Why would it be so difficult to duplicate these fiber wads? Old technologies tend to be easy to re-create.

snuffy
May 27, 2010, 02:42 AM
Why would it be so difficult to duplicate these fiber wads? Old technologies tend to be easy to re-create.

Duplicate? If by that you mean make them yourself, forget it. If you mean can they be bought nowadays, then yes they are available. ;

http://www.ballisticproducts.com/

More specifically, ;

http://www.ballisticproducts.com/departments.asp?dept=211

You need a hard card wad over the powder, then some soft filler wads, then the shot. You have to adjust the wad column height to get a good crimp. BP also has loading manuals for those paper wads.

scythefwd
May 27, 2010, 02:57 AM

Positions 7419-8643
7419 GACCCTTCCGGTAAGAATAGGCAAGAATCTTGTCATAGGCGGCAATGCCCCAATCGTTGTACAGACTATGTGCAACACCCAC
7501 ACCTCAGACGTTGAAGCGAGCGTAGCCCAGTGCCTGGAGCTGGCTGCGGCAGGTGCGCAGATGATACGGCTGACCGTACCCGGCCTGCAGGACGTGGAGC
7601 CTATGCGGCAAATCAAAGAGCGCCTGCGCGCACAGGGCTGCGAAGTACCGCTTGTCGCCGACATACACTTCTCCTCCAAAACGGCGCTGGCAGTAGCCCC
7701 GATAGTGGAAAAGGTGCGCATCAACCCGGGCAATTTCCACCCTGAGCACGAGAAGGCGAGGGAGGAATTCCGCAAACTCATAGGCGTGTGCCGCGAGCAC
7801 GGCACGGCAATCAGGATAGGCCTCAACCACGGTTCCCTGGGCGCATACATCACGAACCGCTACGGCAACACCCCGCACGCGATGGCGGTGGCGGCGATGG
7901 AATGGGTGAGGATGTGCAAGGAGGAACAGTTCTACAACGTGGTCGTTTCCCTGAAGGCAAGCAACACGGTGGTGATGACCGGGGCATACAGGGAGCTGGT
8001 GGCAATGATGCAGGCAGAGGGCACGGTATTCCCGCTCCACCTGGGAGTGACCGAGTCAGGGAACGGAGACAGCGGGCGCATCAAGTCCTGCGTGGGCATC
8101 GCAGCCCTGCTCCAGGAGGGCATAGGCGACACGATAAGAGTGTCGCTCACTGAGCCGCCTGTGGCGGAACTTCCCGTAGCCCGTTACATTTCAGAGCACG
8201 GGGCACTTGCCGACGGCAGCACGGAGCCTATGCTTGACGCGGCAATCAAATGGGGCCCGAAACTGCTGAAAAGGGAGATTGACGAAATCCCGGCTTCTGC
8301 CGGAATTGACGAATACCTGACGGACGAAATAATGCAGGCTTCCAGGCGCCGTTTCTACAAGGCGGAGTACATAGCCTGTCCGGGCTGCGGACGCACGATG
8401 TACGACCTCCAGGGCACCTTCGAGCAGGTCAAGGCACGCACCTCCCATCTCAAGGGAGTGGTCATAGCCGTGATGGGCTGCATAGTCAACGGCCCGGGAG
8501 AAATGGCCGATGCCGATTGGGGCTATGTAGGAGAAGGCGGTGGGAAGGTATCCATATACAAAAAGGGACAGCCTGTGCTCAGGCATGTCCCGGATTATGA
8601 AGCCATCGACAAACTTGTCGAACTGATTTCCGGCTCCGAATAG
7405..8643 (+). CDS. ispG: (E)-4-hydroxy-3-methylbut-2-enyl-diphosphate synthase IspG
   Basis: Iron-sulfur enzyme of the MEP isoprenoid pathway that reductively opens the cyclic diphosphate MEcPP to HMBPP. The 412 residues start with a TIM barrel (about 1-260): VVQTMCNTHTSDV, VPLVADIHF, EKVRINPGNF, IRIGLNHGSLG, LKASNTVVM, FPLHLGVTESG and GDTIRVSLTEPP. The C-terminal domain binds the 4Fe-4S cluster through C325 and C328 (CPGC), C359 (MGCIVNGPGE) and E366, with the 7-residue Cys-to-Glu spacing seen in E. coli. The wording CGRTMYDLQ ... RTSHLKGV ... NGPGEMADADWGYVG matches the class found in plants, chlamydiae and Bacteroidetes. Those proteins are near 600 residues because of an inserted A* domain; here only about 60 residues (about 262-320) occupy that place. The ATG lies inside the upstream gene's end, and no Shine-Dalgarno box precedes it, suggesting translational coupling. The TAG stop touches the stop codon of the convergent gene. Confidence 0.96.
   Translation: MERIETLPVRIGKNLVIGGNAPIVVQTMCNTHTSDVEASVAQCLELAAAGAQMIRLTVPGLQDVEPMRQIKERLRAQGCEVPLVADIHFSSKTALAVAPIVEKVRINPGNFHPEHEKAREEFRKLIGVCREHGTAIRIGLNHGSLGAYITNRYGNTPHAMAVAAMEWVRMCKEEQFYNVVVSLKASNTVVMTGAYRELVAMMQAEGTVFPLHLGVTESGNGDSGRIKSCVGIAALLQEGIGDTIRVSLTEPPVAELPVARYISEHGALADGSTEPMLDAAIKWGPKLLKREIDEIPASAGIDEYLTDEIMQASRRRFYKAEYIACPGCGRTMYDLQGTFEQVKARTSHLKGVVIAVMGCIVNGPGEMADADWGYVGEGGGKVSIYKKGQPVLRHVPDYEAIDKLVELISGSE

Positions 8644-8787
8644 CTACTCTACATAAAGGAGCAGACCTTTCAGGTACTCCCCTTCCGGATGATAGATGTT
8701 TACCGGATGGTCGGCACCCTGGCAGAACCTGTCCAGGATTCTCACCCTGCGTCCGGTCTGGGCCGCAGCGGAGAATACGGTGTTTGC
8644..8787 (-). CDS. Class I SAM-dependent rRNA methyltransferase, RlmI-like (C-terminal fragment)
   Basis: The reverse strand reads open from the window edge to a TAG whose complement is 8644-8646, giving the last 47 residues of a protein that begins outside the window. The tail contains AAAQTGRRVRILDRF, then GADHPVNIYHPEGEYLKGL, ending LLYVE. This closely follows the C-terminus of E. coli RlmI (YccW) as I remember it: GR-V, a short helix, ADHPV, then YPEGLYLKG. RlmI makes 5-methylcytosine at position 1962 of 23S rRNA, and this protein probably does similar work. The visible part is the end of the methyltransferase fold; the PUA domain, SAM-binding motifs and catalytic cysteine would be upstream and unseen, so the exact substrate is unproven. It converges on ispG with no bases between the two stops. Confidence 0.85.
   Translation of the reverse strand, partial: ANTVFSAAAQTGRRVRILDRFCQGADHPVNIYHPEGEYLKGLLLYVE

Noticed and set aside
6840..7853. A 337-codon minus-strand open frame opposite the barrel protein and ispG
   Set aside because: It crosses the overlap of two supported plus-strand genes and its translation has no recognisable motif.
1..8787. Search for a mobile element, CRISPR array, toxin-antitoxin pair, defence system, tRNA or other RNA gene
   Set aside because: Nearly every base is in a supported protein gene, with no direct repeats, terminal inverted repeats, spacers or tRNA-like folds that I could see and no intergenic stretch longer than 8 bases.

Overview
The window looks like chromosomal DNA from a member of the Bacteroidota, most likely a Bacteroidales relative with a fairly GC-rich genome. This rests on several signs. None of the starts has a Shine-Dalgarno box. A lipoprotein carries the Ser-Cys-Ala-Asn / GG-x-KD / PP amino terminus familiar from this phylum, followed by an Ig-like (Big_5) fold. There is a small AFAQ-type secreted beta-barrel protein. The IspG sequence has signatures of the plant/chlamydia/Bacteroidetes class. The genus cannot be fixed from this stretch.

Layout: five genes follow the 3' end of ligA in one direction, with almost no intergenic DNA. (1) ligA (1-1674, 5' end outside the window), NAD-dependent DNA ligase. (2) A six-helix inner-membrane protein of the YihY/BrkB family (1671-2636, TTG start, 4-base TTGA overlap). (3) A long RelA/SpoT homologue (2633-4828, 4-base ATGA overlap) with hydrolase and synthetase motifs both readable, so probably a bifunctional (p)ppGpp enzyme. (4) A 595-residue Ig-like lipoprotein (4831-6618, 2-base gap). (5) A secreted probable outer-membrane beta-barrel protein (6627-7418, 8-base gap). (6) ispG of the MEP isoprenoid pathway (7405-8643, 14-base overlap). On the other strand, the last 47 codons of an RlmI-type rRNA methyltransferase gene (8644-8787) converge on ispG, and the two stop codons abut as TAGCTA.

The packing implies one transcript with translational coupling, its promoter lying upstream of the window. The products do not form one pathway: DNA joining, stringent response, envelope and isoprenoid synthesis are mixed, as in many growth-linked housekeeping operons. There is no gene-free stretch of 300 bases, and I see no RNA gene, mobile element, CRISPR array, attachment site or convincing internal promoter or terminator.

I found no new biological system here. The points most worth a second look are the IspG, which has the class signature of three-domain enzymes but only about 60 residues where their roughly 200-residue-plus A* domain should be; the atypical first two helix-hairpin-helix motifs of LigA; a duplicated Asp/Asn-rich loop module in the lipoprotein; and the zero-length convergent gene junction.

Some guys here make their own cotton patches and lube them themselves. You can make your own patches at home... but I don't know how they will work for you. Some of these guys are doing it for muzzle loading shotguns if I remember right. Might want to drop a thread in the BP subforum asking questions and a link to this thread to keep it all tied together.

243winxb
May 27, 2010, 08:57 AM
Pick up fired plastic shot wads at your local trap range before they mow the grass. Wash them, sort by make, brand and type. If you have time but not money, this works well. All you need is a good crimp. Lite target loads. Plus, make a few $$ being a trap boy, if the club doesnt have auto traps.

ranger335v
May 27, 2010, 10:02 AM
Not real sure I know what you want. If it's wads, do spend the money for store bought, even in the old days we didn't try making those. If it's shot cups, do without them, all it will do is lead your bore a little but it's easy to brush out.